Military-clad English-speakers caught on camera in Mariupol shelling aftermath
The port city in eastern Ukraine, under Kiev’s control, saw a surge of violence on Saturday, when several rockets hit a residential area in the east of the city, reportedly killing 30 civilians. Numerous videos from the scene showed destruction in the aftermath of the attack, for which local militia and Ukrainian troops blamed each other.
But among footage shot in Mariupol, there are some videos showing armed men in military uniform, who speak English fluently.
One video uploaded on YouTube is apparently raw footage of a local news channel MSN (Mariupol News Service). One episode shows a man passing resolutely by the camera.
The man holds a carbine in his hand and is wearing a tactical vest. As the correspondent points her microphone with a request to comment, the man covers his face with the other hand and says in an American or Canadian accent, “Outta my face, outta my face!”
The other piece is longer and apparently shows another armed man in uniform sweeping the area for unexploded munitions. The man behind the camera is apparently a guide, as he speaks in English with a clear accent. But the person he films speaks as if he were a native speaker, perhaps a South African.
“May be exploded, may be not, so blow up in situ,” he instructs the videographer at a crater left by an artillery hit.
The footage then shows a building with shattered windows signposted as the No 42 kindergarten in Mariupol. The building is in Kievskaya Street where the barrage hit.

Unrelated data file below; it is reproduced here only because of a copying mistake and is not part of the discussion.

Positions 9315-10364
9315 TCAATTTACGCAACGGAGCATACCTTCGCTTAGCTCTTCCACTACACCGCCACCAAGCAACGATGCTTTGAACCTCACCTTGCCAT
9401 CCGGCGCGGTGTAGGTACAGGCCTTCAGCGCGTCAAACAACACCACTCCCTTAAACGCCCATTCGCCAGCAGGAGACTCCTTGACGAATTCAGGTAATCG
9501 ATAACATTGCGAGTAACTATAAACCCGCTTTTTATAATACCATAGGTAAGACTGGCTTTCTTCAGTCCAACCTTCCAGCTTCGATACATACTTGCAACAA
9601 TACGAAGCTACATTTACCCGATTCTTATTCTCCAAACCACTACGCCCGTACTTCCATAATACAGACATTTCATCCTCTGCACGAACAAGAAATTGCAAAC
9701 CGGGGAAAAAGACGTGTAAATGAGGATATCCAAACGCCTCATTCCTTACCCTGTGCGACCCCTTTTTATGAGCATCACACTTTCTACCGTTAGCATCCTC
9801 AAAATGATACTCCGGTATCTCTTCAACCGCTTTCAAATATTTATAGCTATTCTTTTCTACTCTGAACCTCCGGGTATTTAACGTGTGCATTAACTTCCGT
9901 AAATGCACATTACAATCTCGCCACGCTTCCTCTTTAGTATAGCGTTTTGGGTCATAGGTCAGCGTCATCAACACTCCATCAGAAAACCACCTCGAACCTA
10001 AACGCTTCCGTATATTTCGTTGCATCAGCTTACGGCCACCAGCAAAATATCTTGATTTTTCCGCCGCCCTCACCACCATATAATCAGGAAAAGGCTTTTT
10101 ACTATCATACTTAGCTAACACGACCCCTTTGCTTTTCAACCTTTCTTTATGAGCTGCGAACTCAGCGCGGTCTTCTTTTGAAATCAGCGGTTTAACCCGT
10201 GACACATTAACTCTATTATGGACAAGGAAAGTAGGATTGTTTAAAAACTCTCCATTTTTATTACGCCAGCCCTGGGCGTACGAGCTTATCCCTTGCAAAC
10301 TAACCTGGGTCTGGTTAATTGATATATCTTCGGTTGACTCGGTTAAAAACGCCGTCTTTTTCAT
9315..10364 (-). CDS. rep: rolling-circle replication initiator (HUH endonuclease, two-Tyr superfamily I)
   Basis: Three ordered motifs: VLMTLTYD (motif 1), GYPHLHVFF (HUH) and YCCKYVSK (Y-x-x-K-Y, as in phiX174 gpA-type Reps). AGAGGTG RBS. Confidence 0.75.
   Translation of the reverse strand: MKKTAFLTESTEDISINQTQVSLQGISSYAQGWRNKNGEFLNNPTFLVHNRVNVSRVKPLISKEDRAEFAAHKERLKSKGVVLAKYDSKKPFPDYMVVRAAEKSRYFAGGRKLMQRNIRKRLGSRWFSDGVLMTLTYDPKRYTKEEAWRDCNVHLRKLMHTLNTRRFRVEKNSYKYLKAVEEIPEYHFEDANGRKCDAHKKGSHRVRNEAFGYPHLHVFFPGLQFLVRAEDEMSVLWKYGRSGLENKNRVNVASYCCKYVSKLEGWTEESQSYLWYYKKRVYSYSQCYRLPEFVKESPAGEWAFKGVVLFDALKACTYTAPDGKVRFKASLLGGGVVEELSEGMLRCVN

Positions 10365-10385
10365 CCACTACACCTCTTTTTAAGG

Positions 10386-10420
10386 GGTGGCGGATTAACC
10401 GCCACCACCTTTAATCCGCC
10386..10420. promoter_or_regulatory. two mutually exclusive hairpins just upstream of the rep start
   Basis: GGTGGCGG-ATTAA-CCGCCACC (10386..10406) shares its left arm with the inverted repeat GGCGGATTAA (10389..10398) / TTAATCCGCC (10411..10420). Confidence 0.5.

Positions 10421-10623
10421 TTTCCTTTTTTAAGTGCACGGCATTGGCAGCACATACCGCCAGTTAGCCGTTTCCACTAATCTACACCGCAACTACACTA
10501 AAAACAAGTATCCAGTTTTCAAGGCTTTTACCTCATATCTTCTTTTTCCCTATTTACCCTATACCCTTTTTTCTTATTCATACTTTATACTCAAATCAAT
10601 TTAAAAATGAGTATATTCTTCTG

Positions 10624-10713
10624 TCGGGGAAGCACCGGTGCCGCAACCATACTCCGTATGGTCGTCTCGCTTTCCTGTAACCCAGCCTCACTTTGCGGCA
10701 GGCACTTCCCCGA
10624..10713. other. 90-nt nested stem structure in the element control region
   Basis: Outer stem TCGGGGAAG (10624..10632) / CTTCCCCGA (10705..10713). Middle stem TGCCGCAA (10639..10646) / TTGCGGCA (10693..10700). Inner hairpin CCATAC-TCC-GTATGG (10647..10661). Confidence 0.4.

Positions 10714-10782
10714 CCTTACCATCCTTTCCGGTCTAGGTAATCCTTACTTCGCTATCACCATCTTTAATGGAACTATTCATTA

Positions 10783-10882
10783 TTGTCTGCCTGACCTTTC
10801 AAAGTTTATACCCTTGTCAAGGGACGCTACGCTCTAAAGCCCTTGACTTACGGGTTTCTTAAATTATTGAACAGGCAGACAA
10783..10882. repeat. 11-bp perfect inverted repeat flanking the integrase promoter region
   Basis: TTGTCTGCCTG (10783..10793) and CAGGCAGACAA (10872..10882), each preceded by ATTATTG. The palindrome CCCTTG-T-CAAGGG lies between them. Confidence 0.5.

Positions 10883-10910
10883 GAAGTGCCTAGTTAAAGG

The video description claims the person is an American member of the Azov voluntary battalion, but offers no proof of this. The uniforms features a round blue-and-yellow patch on shoulder, but its details are indistinguishable as is the man’s face.
The presence of foreign volunteers among Ukrainian voluntary battalions is no secret. Earlier media reports said many of them have right-wing leanings or even Nazi sympathies.
However, so far claims of private military contractors (PMCs) like the infamous Blackwater working in Ukraine remain unproven. Such a presence would indicate a more substantial military support for the Ukrainian government by its foreign backers, since governments usually keep an eye on PMCs working in politically challenging environments.
If a Western government didn’t want a PMC to sign a contract with Ukraine, it would find a way to put leverage on it. Finding such specialists complimenting Ukrainian troops would suggest the actual support for Kiev is a tad higher than the purely non-lethal assistance officially offered to Kiev by the West.